With a backbone of 32-36 student-designed experiments, this full year curriculum uses project-based learning to cover the general biology or honors biology course requirements of all 50 states. The primary objective of the course is to teach scientific thinking in a manner that is relevant and effective. This curriculum also covers the first year of IB Biology with preparation and practice of the IA through student-designed research.
Each unit begins with a demonstration designed to engage students and make them curious about the topic at hand. Engagement is followed by exploration, in which students begin to gather general information about a process, system or circumstance using observation skills and creating hypotheses to explain what they perceive. After sharing their observations and hypotheses, students then work in lab groups to design experiments that can be used to determine what factors are affecting the topic they are studying. Students use a peer-review process to share methods and procedures, then they conduct their peer-edited experiment. Data analysis and conclusions are shared using lab reports, brochures or audio-visual presentations after each experiment, so that all of the students learn from the experiences of their peers.
Although biology is taught in every high school throughout the United States, there has never been one curriculum or reference that teachers can turn to to cover the material. Instead, teachers must keep reinventing the wheel. This curriculum was written not only to provide a path by which teachers can meet their state’s standards, but also to give educators superior techniques that motivate their students, engage them in active learning and press them into higher-order thinking, analysis and inquiry. Daily lesson plans with objectives, materials, procedures, student handouts, grading rubrics and homework assignments help relieve the pressures of day to day preparation. Study skills, cooperative learning techniques and assessment tips are provided to help the teacher transition smoothly into teaching in a style in which the student is at the center of the learning experience.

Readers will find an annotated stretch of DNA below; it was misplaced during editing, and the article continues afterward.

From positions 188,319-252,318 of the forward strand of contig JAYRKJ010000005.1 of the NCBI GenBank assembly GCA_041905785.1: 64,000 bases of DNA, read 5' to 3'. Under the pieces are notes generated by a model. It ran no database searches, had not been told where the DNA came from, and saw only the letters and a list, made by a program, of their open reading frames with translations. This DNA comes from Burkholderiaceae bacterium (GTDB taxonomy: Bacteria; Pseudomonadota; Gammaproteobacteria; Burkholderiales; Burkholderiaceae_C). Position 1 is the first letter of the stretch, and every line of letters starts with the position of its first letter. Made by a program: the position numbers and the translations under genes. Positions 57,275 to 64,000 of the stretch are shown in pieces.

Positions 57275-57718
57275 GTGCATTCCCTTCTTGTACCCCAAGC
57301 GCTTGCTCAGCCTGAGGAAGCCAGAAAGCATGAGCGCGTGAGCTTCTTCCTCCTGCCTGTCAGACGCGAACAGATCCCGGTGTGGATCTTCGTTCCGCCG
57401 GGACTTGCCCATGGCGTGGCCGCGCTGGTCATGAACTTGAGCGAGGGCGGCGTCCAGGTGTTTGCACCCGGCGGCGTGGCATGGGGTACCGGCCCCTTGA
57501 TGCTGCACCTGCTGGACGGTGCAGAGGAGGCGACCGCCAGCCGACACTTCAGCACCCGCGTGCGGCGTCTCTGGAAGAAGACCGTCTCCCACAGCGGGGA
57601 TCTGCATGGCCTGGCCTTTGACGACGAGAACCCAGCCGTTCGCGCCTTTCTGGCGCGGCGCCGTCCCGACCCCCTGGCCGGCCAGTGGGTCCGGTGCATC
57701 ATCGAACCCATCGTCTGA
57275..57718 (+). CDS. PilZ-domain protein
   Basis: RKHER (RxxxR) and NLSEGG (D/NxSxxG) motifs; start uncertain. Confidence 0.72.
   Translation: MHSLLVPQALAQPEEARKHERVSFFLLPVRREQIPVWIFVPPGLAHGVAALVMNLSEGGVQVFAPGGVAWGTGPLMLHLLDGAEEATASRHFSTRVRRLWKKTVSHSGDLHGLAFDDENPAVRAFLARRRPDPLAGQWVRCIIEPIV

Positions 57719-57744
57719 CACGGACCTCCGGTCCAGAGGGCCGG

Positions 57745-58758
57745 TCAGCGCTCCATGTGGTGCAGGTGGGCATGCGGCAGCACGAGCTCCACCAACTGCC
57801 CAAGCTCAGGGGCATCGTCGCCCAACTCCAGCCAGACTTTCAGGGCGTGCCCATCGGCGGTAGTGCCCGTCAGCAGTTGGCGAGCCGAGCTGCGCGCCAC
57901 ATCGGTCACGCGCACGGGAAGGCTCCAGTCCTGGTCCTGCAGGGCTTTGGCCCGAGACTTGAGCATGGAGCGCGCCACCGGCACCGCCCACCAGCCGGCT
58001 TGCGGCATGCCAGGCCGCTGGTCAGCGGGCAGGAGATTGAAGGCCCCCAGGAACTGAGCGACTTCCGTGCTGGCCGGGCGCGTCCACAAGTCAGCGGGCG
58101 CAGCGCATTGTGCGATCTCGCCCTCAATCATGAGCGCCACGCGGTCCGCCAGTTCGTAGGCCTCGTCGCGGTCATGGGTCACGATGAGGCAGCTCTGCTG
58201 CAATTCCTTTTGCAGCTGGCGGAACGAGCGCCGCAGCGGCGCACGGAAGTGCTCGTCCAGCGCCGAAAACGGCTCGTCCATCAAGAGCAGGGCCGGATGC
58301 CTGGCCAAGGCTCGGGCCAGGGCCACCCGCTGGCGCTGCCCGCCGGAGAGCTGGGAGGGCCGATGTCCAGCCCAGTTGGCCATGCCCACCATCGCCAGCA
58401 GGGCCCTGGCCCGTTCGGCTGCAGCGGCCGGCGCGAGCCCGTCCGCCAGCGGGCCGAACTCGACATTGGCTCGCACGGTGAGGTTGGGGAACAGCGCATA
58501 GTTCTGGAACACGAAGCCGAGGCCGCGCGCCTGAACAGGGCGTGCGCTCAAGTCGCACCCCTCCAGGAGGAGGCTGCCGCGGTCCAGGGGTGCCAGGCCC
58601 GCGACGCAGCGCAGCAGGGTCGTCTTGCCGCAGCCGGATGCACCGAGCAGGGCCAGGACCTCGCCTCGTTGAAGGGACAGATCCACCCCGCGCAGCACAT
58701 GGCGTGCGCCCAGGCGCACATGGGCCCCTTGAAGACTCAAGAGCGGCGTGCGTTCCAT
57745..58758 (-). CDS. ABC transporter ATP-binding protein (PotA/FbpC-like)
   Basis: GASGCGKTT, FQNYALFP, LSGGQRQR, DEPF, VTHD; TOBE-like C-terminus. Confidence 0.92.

No matter what schedule your school follows, the activities in the 172 lesson plans in this curriculum can easily be moved around and sequenced to work in the time available in any given week. Activities are varied and include model building, games, laboratory experimentation, group simulations of processes, reenactments, data analysis, research projects, debates, presentations and more—all of which have been proven to stimulate students’ appetites for learning and inspire quests for more knowledge. Study skills are incorporated into each day’s lesson plan, so that the teacher can cover the course content while simultaneously preparing the students for college success. Graphing and data analysis are integral parts of each unit and help students acquire the mathematical skills required for science. This curriculum is an ideal course in scientific thinking and reasoning for students who may one day take an Advanced Placement science course or for students who strive to become a scientifically literate member of our society.
If you are looking for ways to demand more of your students, refine formative assessment or simply want to freshen-up your methods, consider attending the Critical Thinking Activities session on genetics, ecology, cell biology, evolution or anatomy and physiology. Check it out what is offered this year on the Summer Workshops page.